"I further instructed you that, `however, the law does not denounce as criminal every failure to perform a duty imposed by the Universal Military Training and Service Act, but it only seeks to punish a person "who shall knowingly fail or neglect" his duty. There must be a specific wrongful intent. An actual knowledge of the existence of an obligation and a wrongful intent to evade it is of the essence.'


"Now, as to `intent': If he received the first order, if you find that he received the first order, obviously, he did not obey the order, he did not respond to it.


"The testimony is beyond dispute in that regard, that he was taken to the local Draft Board by an agent of the FBI, or he was told to report there by an agent of the FBI who said he would meet him there.


"As to the second order, of the 10th of January: Again, it is beyond dispute. The defendant admits it was handed to him; that he read it; that he understood it; that he knew it was an order to report, but he did not obey it. He went, instead, to his lawyer. Then he said he made a trip to Columbus.


* * * * * *


"Obviously, you must — and I am sure all of you understand the term `intention', and you will determine intention in accordance with the instructions that I have given you, from all of the circumstances that have come before you."


Although the indictment charges that the defendant "unlawfully, willfully and knowingly" failed to comply with an order of his local draft board to submit for induction into the Armed Forces of the United States, the Statute from which the counts in the indictment were derived does not contain either the word "unlawfully" or "willfully." The pertinent language of the statute is that "Any person who shall knowingly fail or neglect or refuse to perform any duty" shall be punished.


Many of the courts who have dealt with charges given in cases arising under this statute have held that the Government must prove a culpable criminal intent before there can be a conviction. United States v. Hoffman, 137 F.2d 416 (C.A. 2, 1943); Graves v. United States, 252 F.2d 878 (C.A. 9, 1958); United States v. Rabb, 394 F.2d 230 (C.A. 3, 1968); United States v. Smith, 249 F. Supp. 515 (S.D. Iowa, 1966); United States v. Sobczak, 264 F.Supp. 752 (N.D. Ga., 1966).


"Knowingly" imports a knowledge of the essential facts from which the law presumes a knowledge of the legal consequences arising from those facts. Rosen v. United States, 161 U.S. 29, 33, 16 S.Ct. 434, 40 L.Ed. 606.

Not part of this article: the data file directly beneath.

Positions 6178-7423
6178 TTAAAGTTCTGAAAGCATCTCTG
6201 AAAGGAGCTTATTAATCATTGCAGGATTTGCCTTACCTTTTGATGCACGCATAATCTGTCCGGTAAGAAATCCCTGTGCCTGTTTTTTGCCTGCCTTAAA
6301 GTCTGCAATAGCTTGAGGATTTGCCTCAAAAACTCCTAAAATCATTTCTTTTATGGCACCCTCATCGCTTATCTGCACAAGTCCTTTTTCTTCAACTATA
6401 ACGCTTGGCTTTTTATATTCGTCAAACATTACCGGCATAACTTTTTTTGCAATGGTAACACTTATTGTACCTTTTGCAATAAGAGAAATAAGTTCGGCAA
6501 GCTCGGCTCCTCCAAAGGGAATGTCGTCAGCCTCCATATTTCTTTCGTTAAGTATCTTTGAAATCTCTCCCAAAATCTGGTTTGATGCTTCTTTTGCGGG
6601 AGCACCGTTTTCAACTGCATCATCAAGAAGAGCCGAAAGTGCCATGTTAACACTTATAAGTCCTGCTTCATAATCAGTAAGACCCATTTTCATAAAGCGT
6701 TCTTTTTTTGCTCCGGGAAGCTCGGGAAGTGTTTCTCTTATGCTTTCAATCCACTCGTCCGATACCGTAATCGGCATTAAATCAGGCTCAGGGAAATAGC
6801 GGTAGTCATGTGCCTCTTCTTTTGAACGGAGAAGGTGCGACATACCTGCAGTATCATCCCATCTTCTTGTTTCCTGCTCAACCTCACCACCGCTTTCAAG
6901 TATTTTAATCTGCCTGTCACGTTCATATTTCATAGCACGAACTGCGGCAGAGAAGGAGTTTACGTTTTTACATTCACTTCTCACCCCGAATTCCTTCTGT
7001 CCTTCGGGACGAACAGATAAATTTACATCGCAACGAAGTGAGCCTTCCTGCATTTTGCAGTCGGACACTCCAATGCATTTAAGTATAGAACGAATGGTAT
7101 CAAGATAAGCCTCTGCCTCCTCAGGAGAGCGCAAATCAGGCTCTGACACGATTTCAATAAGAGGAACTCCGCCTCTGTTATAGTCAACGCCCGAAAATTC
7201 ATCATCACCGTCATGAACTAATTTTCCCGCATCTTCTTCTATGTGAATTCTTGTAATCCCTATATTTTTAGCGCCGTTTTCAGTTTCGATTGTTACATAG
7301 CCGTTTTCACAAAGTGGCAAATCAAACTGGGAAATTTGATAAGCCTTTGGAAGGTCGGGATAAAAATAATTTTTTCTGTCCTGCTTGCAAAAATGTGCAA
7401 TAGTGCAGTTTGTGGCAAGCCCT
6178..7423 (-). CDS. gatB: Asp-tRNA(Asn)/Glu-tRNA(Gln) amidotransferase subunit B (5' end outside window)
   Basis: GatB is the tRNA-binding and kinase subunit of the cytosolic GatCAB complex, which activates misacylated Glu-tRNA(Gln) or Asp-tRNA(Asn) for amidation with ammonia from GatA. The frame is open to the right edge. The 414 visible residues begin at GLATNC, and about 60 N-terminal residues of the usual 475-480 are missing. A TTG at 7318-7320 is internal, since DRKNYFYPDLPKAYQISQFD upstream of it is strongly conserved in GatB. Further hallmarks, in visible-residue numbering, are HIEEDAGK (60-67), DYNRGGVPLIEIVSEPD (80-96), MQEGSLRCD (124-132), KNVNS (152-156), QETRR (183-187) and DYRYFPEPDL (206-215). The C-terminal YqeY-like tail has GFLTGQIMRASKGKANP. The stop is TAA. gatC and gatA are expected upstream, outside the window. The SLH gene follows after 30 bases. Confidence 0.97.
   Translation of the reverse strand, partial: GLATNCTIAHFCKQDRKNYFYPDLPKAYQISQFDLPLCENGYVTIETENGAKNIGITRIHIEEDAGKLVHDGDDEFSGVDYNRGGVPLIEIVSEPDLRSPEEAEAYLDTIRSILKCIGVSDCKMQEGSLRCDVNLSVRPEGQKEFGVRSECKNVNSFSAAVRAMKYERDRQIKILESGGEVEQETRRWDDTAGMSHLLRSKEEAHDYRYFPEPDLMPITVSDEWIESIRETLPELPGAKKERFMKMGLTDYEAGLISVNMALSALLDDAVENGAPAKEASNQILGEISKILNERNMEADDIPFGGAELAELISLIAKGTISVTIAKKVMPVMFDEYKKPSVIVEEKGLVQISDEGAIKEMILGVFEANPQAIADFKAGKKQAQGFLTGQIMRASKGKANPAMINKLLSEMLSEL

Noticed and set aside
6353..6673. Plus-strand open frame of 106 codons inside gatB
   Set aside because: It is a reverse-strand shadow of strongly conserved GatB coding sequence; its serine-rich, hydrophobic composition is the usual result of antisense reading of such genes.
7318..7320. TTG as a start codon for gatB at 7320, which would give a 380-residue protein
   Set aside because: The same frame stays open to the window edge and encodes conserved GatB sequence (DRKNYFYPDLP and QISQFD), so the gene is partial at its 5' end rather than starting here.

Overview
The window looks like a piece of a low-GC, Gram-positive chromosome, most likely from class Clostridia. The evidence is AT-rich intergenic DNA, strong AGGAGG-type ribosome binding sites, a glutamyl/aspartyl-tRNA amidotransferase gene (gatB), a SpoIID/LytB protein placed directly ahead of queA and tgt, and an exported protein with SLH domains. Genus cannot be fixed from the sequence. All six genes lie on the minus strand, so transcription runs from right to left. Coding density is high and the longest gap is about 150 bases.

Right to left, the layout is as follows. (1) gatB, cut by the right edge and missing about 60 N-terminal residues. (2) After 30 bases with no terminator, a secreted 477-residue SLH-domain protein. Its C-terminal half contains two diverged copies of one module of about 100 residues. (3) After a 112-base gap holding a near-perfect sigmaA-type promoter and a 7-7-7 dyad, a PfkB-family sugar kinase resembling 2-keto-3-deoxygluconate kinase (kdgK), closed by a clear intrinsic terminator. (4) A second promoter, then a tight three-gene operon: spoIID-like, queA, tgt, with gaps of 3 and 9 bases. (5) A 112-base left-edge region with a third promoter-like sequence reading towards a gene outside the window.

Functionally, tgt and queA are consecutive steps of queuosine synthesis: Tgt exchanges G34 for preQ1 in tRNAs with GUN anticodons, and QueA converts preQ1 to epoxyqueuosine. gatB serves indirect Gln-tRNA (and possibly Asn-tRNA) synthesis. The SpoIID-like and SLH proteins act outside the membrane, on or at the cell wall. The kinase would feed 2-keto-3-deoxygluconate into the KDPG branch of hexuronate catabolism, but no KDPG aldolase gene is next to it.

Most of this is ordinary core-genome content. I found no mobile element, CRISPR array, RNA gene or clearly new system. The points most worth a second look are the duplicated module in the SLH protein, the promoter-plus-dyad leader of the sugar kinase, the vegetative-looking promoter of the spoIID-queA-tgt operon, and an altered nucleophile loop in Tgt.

An act is done "willfully' if done voluntarily and purposely with the specific intent to do that which the law forbids; that is to say, with bad purpose either to disobey or to disregard the law. Willfulness includes an evil motive. James v. United States, 366 U.S. 213, 81 S.Ct. 1052, 6 L.Ed.2d 246 (1961).


Defendant's counsel, in his argument for a new trial, stated that it was his recollection that he asked the Court, in effect, to tell the jury that "willfully" meant purposefully. Counsel then stated, "that in order for an act to be a crime, intent is always the essence of crime; and unless an act is purposefully, deliberately done, unless it is designedly planned or schemed, it doesn't seem to me that the evidence in this case of the wilful attempt to evade the duty required of Defendant Krosky was presented in the degree of proof required of the prosecution."


Since "willfulness" was an essential ingredient in the crime charged, we think that the jury was entitled to have the meaning of the word "willful" explained. Screws v. United States, 325 U.S. 91, 65 S.Ct. 1031, 89 L.Ed. 1495 (1945). True, the District Judge told the jury, in effect, that the word "knowingly" meant wrongful act, but we do not believe this was an adequate definition of either the word "knowingly" or "willfully." The question directed to the District Judge indicates strongly that the jury was interested in knowing what constituted willful intent.


In our opinion the failure of the District Judge to adequately explain to the jury the meaning of the word "willfulness" was plain error within Federal Rules of Criminal Procedure 52(b). Screws v. United States, supra.


The case is reversed and remanded to the District Court for a new trial.



The Honorable Robert L. Taylor, Chief Judge, U. S. District Court for the Eastern District of Tennessee, sitting by designation


"* * * any person * * * who in any manner shall knowingly fail or neglect or refuse to perform any duty required of him under or in the execution of this title, or rules, regulations, or directions made pursuant to this title * * * shall, upon conviction * * * be punished by imprisonment * * * or a fine * * * or by both such fine and imprisonment * * *."